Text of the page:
Heart of the Matter: The History of Cardiovascular Medicine
“Angioplasties are a little like potato chips. You can’t have just one.” –William Castelli, M.D.
The need for multiple angioplasties is inarguably a misfortune. The availability of this life-saving procedure to repair blocked arteries in the heart, however, is most certainly a blessing.
Indeed, the world has made monumental strides in cardiovascular medicine and surgery in the last century. We’ll explore the history of cardiovascular medicine, uncovering some of the greatest minds in the field, and we’ll look at some of the breakthrough discoveries in cardiology in the nineteenth and twentieth centuries.
From Ancient Egypt, to Renaissance Europe, to Contemporary America
People have understood for millennia the life sustaining importance of the heart. Although the ancient Egyptians had a fairly basic understanding of the cardiovascular system, it was nonetheless advanced for the time. They understood that the body had a pulse that was associated with the function of the heart, as long ago as 2,500-5,000 years.1
The Greek philosopher Aristotle (fourth century B.C.) believed that the heart was the most important organ in the body, and that it was the seat of intelligence and motion. While many of his ideas have been disproved—including his belief that the heart had only three chambers—he also described the heart as the center of vitality in the body, which cannot be argued.2
The Chinese Emperor Huang Ti Na-Ching Su Wen (2,600 BCE) wrote “The blood current flows continuously in a circle and never stops,” indicating his awareness of the heart and its role in the circulation of blood around the body.3
In the second century A.D., Greek physician and surgeon Aelius Galenus, or Galen, described the heart as the source of the body’s “innate heat” in his treatise On the Usefulness of the Parts of the Body. He noted the strength and fibrousness of the heart, and argued that the expansion and contraction of the heart muscle had to do with its role as an “intelligence” organ.
Galen also believed that the veins connected the liver to the heart and circulated vital “sprits” throughout the body via the arteries. These ideas may sound utterly silly, today, yet it would be well over a thousand years before we came to more fully understand the functioning of the heart. Galen’s ideas generally prevailed until the mid-1600s.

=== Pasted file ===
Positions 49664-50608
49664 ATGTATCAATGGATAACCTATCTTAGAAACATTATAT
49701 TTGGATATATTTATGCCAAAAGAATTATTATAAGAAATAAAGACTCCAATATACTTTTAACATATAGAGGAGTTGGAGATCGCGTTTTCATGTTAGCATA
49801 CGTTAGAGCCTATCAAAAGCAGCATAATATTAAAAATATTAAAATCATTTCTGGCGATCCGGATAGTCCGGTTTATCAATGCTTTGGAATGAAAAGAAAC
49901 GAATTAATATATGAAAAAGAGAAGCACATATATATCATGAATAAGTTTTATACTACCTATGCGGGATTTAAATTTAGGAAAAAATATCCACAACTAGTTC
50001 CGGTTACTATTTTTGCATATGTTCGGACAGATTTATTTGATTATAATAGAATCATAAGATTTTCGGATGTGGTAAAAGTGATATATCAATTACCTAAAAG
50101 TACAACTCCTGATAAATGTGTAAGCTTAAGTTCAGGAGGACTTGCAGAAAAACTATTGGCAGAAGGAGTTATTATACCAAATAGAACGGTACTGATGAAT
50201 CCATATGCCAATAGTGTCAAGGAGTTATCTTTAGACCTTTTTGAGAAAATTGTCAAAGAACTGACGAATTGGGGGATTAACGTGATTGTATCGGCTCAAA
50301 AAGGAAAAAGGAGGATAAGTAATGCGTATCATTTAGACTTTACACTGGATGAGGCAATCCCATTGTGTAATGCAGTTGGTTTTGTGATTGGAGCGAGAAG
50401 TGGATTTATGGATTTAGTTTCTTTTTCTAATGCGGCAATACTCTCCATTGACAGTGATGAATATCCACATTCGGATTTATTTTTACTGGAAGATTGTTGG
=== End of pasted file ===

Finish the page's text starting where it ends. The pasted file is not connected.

By the Renaissance period, advancements in anatomy brought general agreement among physicians that the heart had four parts (chambers), two ventricles, and two auricles (today auricles are known as the left and right atrial appendages).
By the mid-1500s several physicians began to question traditional assumptions about the heart and its anatomical structure, but it wasn’t until an English physician called William Harvey wrote On the Circulation of the Blood in 1628 that the experts in the field began to accept an alternative to Galenic physiology, which had prevailed for 1,400 years.
Harvey didn’t challenge the idea of the heart as a spiritual center and the seat of all emotions (which spawned a slew of popular imagery of the heart as the body’s “sun”). He did, however, propose an alternative view of the mechanisms of the heart, suggesting that when the heart contracted, it expelled blood, and when it was at rest, it filled with blood. He wrote that the heart’s role was in the transmission of blood, and that arteries propelled blood to the body’s extremities.
The French philosopher Rene Descartes expanded on Harvey’s ideas, suggesting that the heart was like a pump or combustion engine.
In 1628, English physicist and mathematician Isaac Newton published his pivotal book, De motu cardis, in which he described the circulation of the heart. By this time, progress in understanding the heart and treating its ailments was solidly on the horizon.